I couchsurfed in Rome.
My reasons for wanting to Couchsurf instead of staying in a hostel dorm:
1. To save a few euros – Always happy to bring a small gift and buy my host an espresso or two, but staying in hostels in Italy during Easter is egg-spensive! (sorry).
2. To experience something different – the main reason. I’ve done a lot of travel in the last six months and stayed in more hostel beds than I can remember. Anything from a bed-bug infested bed in Nazareth Israel, to a room infested with 20-year-old-male-Australians in Madrid (equally unpleasant). Sometimes it doesn’t matter what city or town you’re in, but the experience can end up being the same – meet other travellers, do a walking tour, go out to some bars and meet other travellers). This is fun. Sometimes it’s really fun. But it’s getting old and it defeats the purpose of getting that ‘real’ experience everyone keeps talking about.
People are nervous about using Couchsurfing and I am too. But there are references on your potential host/Couchsurfer’s page to separate the horny weirdos from the genuinely kind, idealistic travellers.
Make sure you choose someone who has a profile that you like, and that already has many positive references (preferably from both sexes!) When I mentioned this to a friend, she asked, “But you have to start from somewhere, what if someone has no references?” My boldly selfish answer to that is, let other people try out that Couchsurfer/host first 🙂 Yep, I’m a jerk.
I had about 50 replies from hosts welcoming me to their couch (and in one man’s case, a single bed if I didn’t mind sharing with him). I would say about 5-10 of those replies were from men who genuinely wouldn’t have minded if I was male or female, hot or not – they just wanted to help out a traveller because they like travel too. (FYI: I didn’t receive a single reply from a female. Disappointing).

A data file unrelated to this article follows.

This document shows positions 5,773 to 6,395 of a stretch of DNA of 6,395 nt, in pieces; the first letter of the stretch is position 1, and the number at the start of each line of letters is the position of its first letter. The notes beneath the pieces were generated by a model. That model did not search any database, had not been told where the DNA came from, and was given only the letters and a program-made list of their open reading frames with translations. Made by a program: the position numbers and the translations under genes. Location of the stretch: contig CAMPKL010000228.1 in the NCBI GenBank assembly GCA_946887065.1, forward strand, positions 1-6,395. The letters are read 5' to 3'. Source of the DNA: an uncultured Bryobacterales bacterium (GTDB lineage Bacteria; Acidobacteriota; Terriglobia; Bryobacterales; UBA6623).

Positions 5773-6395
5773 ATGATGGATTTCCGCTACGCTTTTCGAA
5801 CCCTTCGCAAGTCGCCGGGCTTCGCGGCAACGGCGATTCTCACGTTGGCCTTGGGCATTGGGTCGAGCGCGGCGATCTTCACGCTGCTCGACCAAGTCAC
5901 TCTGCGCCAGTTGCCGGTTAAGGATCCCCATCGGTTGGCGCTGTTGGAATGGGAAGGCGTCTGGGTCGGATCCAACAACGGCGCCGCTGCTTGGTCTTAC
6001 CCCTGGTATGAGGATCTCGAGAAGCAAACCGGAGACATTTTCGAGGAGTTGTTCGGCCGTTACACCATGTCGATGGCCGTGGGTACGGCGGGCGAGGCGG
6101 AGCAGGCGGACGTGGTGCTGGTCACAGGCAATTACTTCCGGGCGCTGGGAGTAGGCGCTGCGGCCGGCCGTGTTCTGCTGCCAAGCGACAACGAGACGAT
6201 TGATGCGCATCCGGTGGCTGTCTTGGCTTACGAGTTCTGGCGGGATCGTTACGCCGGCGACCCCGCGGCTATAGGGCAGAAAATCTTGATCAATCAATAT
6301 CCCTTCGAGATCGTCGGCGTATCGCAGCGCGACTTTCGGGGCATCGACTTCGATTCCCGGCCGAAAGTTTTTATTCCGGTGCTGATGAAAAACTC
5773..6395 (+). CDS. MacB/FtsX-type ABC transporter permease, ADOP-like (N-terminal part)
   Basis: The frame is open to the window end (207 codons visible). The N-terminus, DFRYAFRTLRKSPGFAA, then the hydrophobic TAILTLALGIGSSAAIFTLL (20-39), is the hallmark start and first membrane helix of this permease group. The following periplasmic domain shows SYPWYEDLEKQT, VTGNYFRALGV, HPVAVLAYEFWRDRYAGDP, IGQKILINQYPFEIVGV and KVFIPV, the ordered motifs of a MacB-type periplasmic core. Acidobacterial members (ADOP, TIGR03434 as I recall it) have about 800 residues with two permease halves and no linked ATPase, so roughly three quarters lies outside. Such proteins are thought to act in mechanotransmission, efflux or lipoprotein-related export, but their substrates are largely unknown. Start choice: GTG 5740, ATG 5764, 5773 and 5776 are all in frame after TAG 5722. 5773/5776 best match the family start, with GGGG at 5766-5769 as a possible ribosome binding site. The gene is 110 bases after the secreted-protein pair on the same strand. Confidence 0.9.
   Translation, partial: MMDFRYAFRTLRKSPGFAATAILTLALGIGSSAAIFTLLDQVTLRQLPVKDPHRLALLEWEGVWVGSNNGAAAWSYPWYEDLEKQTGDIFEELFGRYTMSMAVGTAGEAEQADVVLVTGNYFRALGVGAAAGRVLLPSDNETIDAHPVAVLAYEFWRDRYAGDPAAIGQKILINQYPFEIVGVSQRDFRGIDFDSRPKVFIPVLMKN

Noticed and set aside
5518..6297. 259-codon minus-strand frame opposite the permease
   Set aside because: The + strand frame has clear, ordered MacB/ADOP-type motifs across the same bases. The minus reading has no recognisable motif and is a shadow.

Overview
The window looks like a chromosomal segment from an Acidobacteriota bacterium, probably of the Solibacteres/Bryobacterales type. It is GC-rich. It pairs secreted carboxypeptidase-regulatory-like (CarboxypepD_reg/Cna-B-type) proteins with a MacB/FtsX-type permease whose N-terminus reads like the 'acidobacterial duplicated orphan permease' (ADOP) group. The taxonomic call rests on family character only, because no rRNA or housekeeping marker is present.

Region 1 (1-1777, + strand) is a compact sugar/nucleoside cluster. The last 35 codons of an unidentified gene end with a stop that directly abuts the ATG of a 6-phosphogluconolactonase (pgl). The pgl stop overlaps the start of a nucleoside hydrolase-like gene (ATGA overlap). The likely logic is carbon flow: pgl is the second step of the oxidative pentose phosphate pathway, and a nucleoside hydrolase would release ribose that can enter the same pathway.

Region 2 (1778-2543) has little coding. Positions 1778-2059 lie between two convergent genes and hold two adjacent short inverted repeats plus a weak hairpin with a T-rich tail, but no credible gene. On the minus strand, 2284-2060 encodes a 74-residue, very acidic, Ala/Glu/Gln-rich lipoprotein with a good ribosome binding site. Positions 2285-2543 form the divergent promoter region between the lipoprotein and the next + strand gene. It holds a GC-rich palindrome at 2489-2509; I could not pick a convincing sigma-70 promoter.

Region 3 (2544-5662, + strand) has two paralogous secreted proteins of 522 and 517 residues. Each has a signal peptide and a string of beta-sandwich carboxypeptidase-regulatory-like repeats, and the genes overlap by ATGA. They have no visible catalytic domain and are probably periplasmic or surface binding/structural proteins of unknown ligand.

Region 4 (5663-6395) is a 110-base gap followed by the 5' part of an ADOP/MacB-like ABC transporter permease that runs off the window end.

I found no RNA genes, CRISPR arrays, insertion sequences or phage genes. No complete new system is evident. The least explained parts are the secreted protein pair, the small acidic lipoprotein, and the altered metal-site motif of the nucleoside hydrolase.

Positive: My host was hosting myelf, a Chilean girl and two other Italians (though they were friends of his from other parts of Italy wanting to visit Rome for the holidays). This was the ideal situation – still having other people to go sightseeing with, AND having Italians to go out with, including my host who kindly played ‘tour guide’ as I played ‘lazy tourist’ who didn’t have to worry about maps and guidebooks.
Negative (but not necessarily): Instead of saving money, I spent even more money. The Italians went out for a full meal + dessert + limoncello shot + espresso + more drinks for the three nights I was there. Of course I wasn’t obligated to go, but going out for a full truly Italian meal three nights in a row was the highlight of my trip to Italy.